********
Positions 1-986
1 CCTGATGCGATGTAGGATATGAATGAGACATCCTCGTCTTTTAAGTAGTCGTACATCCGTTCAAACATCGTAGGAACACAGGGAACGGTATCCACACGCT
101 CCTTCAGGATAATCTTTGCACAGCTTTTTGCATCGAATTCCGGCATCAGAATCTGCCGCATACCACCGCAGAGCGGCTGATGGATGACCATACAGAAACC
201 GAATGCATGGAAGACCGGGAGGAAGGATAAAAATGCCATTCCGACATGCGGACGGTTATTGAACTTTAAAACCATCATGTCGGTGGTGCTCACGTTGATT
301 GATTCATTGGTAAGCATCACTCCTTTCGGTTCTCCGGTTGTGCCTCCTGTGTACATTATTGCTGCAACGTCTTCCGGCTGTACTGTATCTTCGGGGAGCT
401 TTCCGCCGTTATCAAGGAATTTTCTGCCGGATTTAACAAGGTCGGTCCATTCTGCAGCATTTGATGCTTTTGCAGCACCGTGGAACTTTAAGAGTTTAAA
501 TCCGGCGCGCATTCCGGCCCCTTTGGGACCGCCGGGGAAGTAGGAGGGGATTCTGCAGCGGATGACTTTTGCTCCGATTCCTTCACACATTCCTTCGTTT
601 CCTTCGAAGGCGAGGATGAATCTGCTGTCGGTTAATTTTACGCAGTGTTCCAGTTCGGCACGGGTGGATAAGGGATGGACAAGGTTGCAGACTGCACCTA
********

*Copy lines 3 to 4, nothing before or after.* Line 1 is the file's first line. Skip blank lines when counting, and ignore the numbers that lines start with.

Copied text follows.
101 CCTTCAGGATAATCTTTGCACAGCTTTTTGCATCGAATTCCGGCATCAGAATCTGCCGCATACCACCGCAGAGCGGCTGATGGATGACCATACAGAAACC
201 GAATGCATGGAAGACCGGGAGGAAGGATAAAAATGCCATTCCGACATGCGGACGGTTATTGAACTTTAAAACCATCATGTCGGTGGTGCTCACGTTGATT